An inconvenient, but certainly not insurmountable truth: All of the things inherent to the sound of music, the very core components of what we consider musically pleasant, are mutually exclusive to the reinforcement of the spoken word.
When any number of musicians, or a single musician and a reverberant environment, perform together a massive amount of interaction takes place between them. An acoustic guitar played physically next to a piano sounds different than if the two were isloated and mixed electronically. A choir as well sounds breathtaking in concert but often sterile on recordings. While the fidelity of older (1940’s and 50’s) recordings is indeed inferior to those of today, have you ever listened to a recording of “Little Brown Jug” or any early jazz and noticed the perceived depth of the recording as opposed to some modern pop singer with an orchestra “piped in”?
Back in the day, the musicians and vocalists were all literally in the same room and the performance was tracked from start to finish without edit. All of that physical interaction showed up (usually through one microphone, no kidding) on the tape.
In the same era, concerts were held much differently than today. For instance, the singer had a microphone, but the band did not. The venues were designed to sound good, and the physical separation of the band’s instruments and amplifiers blended with the singularly-reinforced vocal to create some serious magic.
Jump ahead fifty years and see that now we do not design really anything with audio in mind. We place musicians in awful locations, place drummers behind plexiglass and separate everyone onto their own little channel. The sound technician then has the job of electronically re-summing all these parts into something that resembles how the venue should have sounded in the first place.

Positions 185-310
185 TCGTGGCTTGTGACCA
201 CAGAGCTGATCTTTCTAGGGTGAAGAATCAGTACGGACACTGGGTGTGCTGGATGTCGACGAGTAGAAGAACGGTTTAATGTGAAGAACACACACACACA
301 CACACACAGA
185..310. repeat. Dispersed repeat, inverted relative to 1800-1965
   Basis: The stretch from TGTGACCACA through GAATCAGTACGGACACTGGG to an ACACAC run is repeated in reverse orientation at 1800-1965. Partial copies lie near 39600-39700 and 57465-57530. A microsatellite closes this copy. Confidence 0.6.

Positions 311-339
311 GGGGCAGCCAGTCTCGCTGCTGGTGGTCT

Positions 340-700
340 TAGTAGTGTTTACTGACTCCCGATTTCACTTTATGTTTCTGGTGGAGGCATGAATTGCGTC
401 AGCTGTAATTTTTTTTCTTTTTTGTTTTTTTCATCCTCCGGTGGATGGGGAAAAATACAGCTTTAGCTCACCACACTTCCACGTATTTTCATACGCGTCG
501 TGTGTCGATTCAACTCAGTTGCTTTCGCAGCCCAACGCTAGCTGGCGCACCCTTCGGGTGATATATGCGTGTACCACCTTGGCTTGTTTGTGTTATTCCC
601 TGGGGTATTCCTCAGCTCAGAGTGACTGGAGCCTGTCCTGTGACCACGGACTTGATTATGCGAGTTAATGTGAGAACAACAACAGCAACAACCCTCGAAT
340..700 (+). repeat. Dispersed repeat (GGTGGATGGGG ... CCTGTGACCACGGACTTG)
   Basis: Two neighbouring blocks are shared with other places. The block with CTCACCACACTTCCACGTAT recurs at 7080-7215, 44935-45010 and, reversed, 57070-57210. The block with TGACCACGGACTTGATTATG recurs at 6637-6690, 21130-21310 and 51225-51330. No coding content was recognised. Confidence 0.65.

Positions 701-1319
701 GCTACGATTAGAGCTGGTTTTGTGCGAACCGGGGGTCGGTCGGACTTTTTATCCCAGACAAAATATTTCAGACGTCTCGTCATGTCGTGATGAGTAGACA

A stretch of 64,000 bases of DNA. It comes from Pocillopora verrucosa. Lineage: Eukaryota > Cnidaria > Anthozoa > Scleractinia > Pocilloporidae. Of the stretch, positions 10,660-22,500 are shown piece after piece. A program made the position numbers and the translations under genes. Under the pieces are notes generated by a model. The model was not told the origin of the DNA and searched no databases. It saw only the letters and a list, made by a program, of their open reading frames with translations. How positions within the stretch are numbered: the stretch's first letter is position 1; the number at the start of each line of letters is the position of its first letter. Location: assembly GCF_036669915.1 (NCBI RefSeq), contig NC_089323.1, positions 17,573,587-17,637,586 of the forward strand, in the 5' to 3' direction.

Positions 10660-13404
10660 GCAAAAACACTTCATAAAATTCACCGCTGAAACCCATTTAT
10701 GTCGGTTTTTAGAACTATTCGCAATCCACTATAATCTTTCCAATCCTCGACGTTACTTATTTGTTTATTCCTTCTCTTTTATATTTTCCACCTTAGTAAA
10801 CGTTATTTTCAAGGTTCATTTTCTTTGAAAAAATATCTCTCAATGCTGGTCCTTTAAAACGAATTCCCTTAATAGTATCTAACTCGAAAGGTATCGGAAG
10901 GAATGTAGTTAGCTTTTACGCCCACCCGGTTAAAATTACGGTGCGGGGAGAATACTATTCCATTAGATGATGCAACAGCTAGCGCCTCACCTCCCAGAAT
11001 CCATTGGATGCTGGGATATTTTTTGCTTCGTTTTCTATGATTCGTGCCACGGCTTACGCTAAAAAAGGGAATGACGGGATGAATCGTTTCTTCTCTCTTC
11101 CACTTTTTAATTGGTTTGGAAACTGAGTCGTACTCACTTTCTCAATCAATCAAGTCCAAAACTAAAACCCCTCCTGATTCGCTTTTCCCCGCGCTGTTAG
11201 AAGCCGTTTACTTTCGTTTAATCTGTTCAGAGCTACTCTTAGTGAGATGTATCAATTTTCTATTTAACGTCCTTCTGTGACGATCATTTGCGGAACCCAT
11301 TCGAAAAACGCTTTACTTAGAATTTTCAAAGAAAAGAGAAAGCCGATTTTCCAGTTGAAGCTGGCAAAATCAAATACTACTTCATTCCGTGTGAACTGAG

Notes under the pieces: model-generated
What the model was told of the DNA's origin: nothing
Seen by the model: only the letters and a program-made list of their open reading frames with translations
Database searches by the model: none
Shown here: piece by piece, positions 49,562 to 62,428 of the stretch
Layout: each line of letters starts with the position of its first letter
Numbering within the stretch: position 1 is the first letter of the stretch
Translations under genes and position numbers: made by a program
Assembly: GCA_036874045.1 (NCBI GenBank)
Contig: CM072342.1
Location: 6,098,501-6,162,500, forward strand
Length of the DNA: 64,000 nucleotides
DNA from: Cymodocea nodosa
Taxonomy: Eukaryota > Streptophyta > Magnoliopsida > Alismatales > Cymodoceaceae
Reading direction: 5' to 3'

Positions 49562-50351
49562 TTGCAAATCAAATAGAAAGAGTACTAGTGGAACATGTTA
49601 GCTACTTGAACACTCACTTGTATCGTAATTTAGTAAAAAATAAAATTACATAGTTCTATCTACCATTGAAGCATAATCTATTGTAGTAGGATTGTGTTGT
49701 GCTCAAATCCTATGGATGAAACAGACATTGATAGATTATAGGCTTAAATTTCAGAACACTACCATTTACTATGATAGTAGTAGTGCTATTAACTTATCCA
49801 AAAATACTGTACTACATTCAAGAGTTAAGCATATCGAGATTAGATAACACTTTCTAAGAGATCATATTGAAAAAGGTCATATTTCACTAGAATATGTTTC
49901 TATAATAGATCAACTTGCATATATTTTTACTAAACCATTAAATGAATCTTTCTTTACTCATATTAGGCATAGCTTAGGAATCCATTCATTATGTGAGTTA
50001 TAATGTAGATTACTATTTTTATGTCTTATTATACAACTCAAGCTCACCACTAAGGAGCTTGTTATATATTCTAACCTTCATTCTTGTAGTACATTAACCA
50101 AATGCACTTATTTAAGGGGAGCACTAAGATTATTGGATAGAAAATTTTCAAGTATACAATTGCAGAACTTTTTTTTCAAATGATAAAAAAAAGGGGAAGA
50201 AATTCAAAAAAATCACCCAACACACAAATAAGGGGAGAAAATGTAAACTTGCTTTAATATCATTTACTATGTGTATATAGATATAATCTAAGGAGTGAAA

Instead of placing musicians closer and convincing them to manage their stage volume, we give them monitors to increase it. These face backwards of the audience and generally induce an annoying reflection from behind the musicians. If we have the budget, we provide in-ear monitoring for the musicians, allowing them to hear while simultaneously removing them from the acoustic environment. In-ears also allow such an improvement in hearing that they provide a very false sense of security to some as to the actual strength of their vocal abilities.
To correlate to my opening statement, music sounds good because of the interaction between sounds from different locations, and it sounds sterile without that interaction. Conversely, the intelligibility of the spoken word is immediately compromised by any form of interaction with its surroundings.
To correctly reinforce the spoken word and still provide an exciting music portion is certainly possible. Common sense should be employed before any electronics. If your musicians are in a choir loft at the rear of the church, you will need a subsystem up there so that the sound is actually coming from the right direction. If your musicians are near the main service area, afford them the room to set up comfortably. If you have a highly reverberant church (lots of marble, plaster, etc) acoustic drums and tambourines are likely a bad idea.
We can work with you and design a plan that allows the music portion of your venue to sound good prior to reinforcement. Let those instruments interact and fill the venue with the true sound of music and minimize the demand to electronically reinforce it.
This may seem counter-productive to a company that designs sound systems, to say you should reduce the need for one on your music, but indeed it is the correct way. We have years of experience reinforcing live music of all varieties, in all types of venues, a thousand times over. Employ that experience to your benefit and you can have the perfect balance of musical excitement and the articulation of the spoken word.